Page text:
LONDON, ENGLAND - AUGUST 01: General view at the launch of social shopping app Depop's 3-month pop-up at Selfridges on August 01, 2019 in London, England. (Photo by David M. Benett/Getty Images for Depop)

Old ‘Y2K Pinnacle’ wardrobes may be a gold mine, but sellers are turning away from Depop to make money from it

Like a lot of things, Mom was right. For ten years, she insisted that I keep most of my old clothes at her house in case they came back into fashion. Her thesis is that it costs nothing (unless you count the mental toll of being reminded of what Pyloch looked like in the 2000s) and that one day I’ll just have to “shop in the cupboard” to keep up with the latest trends .

Oh how I laughed. Of course, my most miserable outfit of the 2000s has been permanently banned by the fashion police.

But I’m glad I listened to my mom because she’s ahead of the curve and looking forward to the retro and sustainable boom that’s changing not only fashion but how young people today think about work and money.

There’s more than one reward I’ve gotten from my ’10s wardrobe (or “peak Y2K” as the kids call it). Items that no longer fit can be sold to the highest bidder on Depop, a clothing resale app, Take That from Wet Leg to eBay. If you don’t get that reference, you really aren’t its target market.

Depop was founded in 2011 during the Covid lockdown, when retail closures and a dormant labour market forced young people to use their imaginations. Millions are turning to a marketplace that combines the visual appeal of social media with the enticing opportunities of listing sites.

Such a proposal would appeal to both sides of the Gen Z ledger (90% of Depop users are under the age of 26). Young buyers who hate the homogenization of the high street can buy a unique style with impeccable ecological credentials on a budget. Sellers can profit by cleaning out their closets, selling bargains at local charity stores (called re-frugal) or even making and repurposing their own gear.

Sounds like a win-win situation. No wonder Depop has attracted 4 million active buyers and 2 million sellers. Some people make so much money on the platform (over $2,600, or £2,270 a month before fees) that they quit their jobs and become “bestsellers” full-time.

But Depop’s dream may not last. Users are waking up to a rapidly changing antiques market where price gouging, gentrification and corporate greed are becoming commonplace. Buyers and sellers alike are increasingly frustrated that resale platforms — like many products of tech capitalism — could be victims of their own success.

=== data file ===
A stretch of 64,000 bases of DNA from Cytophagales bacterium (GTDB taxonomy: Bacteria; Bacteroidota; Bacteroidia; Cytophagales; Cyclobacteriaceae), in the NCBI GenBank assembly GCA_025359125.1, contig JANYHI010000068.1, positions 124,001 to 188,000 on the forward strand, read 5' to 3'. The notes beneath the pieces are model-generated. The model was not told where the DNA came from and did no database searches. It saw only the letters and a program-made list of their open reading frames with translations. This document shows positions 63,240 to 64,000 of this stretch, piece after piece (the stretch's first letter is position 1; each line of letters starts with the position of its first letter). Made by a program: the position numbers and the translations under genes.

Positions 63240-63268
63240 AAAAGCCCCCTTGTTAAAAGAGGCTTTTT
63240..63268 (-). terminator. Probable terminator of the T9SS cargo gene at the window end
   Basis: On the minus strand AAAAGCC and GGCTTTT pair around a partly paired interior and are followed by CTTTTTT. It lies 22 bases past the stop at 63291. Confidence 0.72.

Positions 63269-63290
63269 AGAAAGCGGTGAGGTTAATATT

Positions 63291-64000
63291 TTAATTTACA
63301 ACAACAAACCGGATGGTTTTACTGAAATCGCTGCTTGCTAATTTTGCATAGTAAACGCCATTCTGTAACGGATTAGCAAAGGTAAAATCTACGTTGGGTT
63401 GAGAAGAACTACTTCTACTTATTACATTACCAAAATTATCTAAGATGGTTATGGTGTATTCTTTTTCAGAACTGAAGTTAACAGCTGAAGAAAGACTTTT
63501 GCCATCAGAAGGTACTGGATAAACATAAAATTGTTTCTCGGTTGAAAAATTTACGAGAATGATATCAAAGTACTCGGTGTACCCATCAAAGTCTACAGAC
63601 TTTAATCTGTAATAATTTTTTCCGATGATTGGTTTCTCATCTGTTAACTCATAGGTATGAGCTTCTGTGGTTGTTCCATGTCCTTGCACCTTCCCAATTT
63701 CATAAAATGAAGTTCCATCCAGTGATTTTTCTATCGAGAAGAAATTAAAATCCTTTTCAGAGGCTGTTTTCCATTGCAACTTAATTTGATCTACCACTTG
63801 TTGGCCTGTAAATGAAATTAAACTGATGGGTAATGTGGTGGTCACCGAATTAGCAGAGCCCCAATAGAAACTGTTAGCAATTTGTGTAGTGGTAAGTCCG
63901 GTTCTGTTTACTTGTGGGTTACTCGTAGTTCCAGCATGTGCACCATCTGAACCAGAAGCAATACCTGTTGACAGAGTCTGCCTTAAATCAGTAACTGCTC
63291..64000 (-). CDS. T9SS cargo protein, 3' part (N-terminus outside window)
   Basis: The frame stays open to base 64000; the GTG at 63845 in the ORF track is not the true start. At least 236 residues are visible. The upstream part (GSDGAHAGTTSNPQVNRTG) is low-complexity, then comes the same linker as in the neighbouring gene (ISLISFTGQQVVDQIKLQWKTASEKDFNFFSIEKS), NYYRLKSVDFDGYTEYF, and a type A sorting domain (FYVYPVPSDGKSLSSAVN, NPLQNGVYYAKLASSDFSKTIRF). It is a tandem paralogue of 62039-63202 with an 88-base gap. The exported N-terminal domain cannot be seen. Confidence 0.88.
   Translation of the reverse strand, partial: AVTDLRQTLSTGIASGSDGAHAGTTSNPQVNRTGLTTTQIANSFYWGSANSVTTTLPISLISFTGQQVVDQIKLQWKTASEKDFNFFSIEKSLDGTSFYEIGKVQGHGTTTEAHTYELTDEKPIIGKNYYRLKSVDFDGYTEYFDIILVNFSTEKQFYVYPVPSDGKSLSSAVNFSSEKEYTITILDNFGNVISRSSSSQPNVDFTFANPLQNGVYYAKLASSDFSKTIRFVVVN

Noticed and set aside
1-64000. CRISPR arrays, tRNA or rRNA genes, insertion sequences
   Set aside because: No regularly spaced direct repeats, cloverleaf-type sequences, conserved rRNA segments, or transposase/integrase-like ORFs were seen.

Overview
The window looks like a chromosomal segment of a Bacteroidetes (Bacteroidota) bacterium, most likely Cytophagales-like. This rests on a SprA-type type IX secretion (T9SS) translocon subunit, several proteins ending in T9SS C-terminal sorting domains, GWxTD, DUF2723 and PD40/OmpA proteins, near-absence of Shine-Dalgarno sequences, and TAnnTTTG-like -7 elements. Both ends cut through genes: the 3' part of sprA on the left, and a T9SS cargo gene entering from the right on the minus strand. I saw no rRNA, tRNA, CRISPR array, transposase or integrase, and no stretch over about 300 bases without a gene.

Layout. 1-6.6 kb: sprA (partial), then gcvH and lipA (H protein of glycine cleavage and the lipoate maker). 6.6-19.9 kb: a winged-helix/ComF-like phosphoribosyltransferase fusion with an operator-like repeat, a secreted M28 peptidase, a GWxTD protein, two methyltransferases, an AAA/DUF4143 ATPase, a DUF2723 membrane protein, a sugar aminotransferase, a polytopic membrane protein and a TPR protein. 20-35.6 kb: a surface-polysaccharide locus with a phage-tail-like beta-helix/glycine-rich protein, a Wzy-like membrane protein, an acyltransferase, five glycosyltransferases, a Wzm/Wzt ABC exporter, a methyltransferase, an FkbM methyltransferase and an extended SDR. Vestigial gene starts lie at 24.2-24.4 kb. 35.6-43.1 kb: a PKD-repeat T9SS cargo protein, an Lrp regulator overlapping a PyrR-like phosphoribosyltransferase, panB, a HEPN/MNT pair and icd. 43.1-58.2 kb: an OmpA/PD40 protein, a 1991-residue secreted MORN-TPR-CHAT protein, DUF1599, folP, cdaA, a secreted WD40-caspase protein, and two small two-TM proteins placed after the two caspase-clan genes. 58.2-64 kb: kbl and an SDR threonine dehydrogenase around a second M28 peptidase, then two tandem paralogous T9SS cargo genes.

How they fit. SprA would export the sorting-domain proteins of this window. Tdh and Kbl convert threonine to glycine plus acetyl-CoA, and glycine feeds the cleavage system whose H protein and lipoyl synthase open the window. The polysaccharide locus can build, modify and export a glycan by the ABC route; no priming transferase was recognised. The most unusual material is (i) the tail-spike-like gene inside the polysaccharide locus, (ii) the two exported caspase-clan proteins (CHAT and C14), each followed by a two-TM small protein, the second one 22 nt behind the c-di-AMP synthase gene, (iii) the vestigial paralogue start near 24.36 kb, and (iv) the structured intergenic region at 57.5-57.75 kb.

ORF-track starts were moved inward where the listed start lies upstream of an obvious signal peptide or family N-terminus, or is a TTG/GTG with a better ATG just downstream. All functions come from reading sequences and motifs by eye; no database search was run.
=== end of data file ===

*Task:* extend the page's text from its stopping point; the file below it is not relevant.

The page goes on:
The biggest problem at the moment is the unreasonable markup. Sellers are now boasting on social media of selling clothes for £30 that were originally bought for a few pounds from charity shops, and worn items don’t always offer the discount you’d expect.

Not only does this undermine trust and distort value, it threatens to completely exclude low-income buyers from the antiques market.This retail bulletin Concerns were reported earlier this year that charity shops were starting to realise a return to frugality and charging more for sellable items – something I noticed on my own trips to charity shops.

Thank you charities for maximizing their income. However, low-income shoppers will have to accept the dangers of poor-quality fast fashion that is now clogging the tracks and cannot be sent away (hence why most of it ends up in landfills in third world countries field).

But a bigger crisis may be looming. Last year, Depop was acquired by U.S. e-commerce giant Etsy, which operates its own online marketplace for artisans, artists and antique sellers. Since it went public on Etsy in 2015, it has made some changes that have boosted profits but squeezed sellers. These include raising fees from 3.5% to 6.5%, as well as engaging sellers in off-site advertising (mandatory for some), allowing Etsy to get up to 15% additional discounts.

Nearly 30,000 sellers staged a week-long strike in April and encouraged consumers to boycott for a week. However, Etsy recently reported strong earnings for the second quarter of 2022, and CEO Josh Silverman said the changes had no discernible impact on its seller base.

Is this the future of Depop? Its current flat fee of 10% has caused dissatisfaction (especially since it has to use Paypal or Depop’s own payment system, which deducts another 2.95% plus 30p).

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But Depop appears to be a model of transparency next to Etsy, taking a 16.5% discount on items that ship with free £12 in the UK. This is not an all-in-one charge. It will only be resolved once you add up the listing, trading, regulatory and payment processing fees and any additional VAT they incur.

If Depop copies the playbook, it will put more pressure on sellers as shipping costs rise and buyers tighten their belts. The obvious response is to raise prices. But I can’t imagine that the market will bear this for long if quality second-hand clothing becomes a thoughtful purchase that only the wealthy can buy.

Maybe Depop can stay really cheap, trustworthy and…well…cool. But for young sellers, it may be wise to start diversifying their revenue streams now, rather than relying too heavily on tech platforms that may end up with more power than they expected.

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